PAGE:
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We Need to Stop Assuming Heterosexuality is the “Norm”

In 2017, let’s all stop assuming herosexuality is the “normal” or “default” sexuality.  While we all understand that heterosexuality is the largest claimed sexuality, there are over 9 million people who identify as LGBTQA+ in the united states. That is roughly the population of the large New Jersey. LGBTQA+ people, in particular queer youth, must be tired. They are always having to come out, explain their sexual/romantic choices to strangers/friends/family, and educate people on a daily basis about LGBTQA+ culture, simply because others cannot stop assuming that everyone is straight until stated or proven otherwise.

Assuming heterosexuality is the the default sexuality forces LGBTQA+ people (especially the youth) to have an extreme amount of pressure thrown onto them about “coming out” and making it known they’re not heterosexual. Many people have dramatic coming out stories, including crying while explaining they’re not straight to friends/family or having to make a huge social media post to everyone they know about their sexuality. All these things are the norm because so many put an intense amount of pressure onto something (someone’s sexuality) that in reality, should not be that big of a deal. Yes, being LGBTQA+ is a big part of someone’s life, but it is only one aspect of who they are as an overall human being.

Another dangerous thing about assuming heterosexuality is the “default” is that it furthers the narrative that LGBTQA+ relationships are somehow “inappropriate” for young people, and that they must be shielded from them (when they are never shielded from extreme displays of heterosexual affection). Considering heterosexuality to be the “norm” makes it seem as if LGBTQA+ kids are different, wrong, weird or messed up in some way that they are not. Using only heterosexuality  “because it is the normal sexuality” as the basis for sexual education is another huge danger. Not only does this give zero or inadequate education on sex, health, relationships and other critical things for LGBTQA+ youth, it puts them at an even higher risk for STDS, mental illness, and abusive relationships than their heterosexual or cisgendered students.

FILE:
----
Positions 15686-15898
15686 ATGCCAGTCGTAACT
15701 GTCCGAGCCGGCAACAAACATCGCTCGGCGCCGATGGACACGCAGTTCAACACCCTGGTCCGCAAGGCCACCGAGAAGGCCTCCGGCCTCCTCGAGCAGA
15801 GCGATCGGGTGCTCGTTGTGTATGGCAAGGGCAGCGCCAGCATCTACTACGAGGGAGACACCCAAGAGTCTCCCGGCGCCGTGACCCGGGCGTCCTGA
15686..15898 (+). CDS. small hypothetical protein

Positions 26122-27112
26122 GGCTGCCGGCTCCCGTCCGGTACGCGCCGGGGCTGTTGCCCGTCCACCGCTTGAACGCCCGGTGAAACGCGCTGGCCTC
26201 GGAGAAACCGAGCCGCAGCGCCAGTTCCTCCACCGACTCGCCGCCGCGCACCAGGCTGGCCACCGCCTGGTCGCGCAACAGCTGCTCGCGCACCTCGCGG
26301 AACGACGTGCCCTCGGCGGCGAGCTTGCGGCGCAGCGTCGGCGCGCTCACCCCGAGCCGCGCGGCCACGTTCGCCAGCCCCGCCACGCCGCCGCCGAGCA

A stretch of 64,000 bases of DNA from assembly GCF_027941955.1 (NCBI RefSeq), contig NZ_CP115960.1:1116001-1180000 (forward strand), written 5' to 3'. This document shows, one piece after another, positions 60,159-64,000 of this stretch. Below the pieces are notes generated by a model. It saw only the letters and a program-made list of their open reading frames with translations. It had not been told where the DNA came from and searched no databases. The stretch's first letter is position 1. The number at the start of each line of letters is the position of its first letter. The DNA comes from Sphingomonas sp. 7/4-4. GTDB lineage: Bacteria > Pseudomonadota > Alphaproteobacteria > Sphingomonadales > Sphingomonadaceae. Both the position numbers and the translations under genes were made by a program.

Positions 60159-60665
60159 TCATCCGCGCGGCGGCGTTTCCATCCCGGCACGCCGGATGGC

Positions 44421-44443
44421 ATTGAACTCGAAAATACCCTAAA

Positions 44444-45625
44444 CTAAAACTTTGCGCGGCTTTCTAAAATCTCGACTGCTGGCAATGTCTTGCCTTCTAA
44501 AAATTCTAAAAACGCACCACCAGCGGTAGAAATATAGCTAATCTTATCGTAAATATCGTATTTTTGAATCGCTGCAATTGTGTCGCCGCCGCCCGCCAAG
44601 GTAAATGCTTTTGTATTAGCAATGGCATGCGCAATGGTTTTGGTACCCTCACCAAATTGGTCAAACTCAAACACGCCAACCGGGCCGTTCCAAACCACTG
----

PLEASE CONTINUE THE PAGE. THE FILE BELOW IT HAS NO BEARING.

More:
Considering heterosexuality to be the “norm” makes it seem as if LGBTQA+ kids are different, weird, wrong or messed up in some way that they are not.

Think about it this way; how odd would it be if someone announced their heterosexuality?  If heterosexual people had to come out in the same way that LGBTQA+ people are forced to, then it would have already stopped, because it is simply an awkward experience for all involved.

We all need to stop assuming that everyone is straight until otherwise proven or stated. Go through your life with an open mind, and never assume that you know someone’s sexuality or gender identity unless you ask them or they tell you. LGBTQA+ people should not have to constantly prove themselves or live a life of eternal coming out. Maybe this year will be the year that opens people’s mind to the concept that many, many people in the world are queer. Hopefully, in the near future, young LGBTQA+ youth in particular will feel less pressure to come out unless they truly want to. In the end, you should be proud of who you are and who you love, and not allow anyone to tell you it’s wrong to love anybody.

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